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Studies in La Tène and Provincial Roman Imports in Oksywie Culture
 
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Instytut Archeologii Uniwersytet Rzeszowski, ul. Hoffmanowej 8, PL 35-016 Rzeszów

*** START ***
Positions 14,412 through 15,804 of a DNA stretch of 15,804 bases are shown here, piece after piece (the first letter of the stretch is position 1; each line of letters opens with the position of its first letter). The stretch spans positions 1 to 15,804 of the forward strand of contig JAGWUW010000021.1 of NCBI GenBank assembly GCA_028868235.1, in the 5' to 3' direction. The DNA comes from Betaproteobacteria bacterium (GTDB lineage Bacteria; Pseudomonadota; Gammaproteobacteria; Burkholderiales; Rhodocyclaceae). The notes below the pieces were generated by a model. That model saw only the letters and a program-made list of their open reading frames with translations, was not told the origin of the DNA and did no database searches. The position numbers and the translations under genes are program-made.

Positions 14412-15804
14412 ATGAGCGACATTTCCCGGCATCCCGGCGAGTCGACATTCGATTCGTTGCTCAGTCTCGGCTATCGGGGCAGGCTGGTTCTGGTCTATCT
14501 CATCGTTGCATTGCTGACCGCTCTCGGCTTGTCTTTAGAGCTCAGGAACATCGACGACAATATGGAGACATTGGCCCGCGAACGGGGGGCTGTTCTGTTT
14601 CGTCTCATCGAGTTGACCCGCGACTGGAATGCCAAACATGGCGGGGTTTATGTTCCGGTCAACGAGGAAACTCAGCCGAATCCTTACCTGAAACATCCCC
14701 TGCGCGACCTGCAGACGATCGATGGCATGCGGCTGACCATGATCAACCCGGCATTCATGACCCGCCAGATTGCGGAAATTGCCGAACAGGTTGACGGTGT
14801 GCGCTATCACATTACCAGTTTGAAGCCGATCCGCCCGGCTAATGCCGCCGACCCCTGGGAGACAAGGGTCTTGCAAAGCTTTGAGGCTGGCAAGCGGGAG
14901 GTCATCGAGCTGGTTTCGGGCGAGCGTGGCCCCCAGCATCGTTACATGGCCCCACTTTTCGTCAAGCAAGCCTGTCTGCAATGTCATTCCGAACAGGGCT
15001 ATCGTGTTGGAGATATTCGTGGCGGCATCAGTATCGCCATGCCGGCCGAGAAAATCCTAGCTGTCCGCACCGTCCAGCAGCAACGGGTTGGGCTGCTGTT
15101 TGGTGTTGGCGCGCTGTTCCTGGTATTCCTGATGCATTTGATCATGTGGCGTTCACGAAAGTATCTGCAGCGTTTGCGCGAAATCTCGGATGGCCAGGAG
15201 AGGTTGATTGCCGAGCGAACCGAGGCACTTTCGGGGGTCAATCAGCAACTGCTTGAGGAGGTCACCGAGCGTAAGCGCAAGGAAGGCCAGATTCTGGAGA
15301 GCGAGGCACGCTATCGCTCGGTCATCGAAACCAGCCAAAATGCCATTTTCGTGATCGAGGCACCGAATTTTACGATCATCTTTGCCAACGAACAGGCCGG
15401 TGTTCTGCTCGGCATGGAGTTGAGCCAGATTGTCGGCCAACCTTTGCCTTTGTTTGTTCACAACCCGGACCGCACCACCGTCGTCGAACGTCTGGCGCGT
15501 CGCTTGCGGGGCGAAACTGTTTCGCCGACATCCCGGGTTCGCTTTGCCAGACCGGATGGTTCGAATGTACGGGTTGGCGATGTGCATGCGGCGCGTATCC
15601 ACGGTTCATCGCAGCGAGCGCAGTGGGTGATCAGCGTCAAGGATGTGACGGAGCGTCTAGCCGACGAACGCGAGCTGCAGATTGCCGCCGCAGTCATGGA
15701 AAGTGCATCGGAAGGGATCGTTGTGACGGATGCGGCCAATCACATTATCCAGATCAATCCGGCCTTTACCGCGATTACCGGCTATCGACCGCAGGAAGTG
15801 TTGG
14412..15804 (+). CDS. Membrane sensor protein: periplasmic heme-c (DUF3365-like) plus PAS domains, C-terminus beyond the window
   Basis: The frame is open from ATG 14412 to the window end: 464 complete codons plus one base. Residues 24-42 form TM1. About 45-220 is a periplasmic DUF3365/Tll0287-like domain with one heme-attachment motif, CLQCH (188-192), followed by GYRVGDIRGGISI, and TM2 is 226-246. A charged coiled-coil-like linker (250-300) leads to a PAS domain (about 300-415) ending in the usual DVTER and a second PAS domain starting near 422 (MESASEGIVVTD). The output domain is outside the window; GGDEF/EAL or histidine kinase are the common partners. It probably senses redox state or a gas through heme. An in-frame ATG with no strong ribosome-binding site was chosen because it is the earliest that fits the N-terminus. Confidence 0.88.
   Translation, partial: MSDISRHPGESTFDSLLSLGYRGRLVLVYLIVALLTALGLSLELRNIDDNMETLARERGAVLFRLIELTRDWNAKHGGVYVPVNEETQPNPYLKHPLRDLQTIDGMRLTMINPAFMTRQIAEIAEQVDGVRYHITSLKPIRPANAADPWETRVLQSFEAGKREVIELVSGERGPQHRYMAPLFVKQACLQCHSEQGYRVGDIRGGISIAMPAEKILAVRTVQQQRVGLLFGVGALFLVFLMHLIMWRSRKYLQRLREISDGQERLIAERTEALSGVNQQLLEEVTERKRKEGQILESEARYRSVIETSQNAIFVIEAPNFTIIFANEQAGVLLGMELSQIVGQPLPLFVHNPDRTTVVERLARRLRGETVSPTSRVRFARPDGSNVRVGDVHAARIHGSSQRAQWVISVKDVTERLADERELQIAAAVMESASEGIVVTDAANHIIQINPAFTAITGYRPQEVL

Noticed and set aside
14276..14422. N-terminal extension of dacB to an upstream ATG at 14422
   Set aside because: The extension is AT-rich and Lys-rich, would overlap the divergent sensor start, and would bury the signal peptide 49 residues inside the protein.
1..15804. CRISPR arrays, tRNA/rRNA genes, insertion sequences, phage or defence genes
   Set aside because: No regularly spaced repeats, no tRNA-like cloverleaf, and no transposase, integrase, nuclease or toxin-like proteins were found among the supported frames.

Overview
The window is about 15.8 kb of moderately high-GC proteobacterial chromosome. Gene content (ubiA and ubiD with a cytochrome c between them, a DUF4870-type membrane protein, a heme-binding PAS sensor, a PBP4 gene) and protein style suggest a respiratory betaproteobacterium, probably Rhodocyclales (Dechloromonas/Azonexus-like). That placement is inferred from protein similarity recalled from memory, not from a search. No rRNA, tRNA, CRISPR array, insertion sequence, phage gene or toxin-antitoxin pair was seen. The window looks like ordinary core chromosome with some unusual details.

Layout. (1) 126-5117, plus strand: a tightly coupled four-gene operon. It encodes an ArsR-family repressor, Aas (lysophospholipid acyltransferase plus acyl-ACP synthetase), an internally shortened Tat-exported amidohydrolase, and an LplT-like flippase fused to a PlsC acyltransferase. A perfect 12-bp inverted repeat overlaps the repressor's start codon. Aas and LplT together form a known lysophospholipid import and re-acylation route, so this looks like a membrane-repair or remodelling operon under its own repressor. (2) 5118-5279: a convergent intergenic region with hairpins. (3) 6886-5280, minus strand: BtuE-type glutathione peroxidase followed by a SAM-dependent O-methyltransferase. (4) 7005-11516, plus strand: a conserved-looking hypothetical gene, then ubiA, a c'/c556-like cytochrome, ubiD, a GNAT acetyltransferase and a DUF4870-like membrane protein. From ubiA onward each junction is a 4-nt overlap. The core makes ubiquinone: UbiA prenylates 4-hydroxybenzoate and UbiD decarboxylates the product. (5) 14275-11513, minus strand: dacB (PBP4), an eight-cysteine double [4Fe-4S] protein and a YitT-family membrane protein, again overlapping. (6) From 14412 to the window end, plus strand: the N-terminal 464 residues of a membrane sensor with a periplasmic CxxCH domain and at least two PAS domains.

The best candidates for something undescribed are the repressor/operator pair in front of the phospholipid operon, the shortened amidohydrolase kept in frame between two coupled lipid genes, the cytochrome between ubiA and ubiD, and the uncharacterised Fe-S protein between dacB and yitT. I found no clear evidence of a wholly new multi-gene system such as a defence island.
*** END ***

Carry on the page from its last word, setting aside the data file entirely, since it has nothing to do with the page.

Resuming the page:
Wiadomości Archeologiczne 2013;LXIV(64):3–48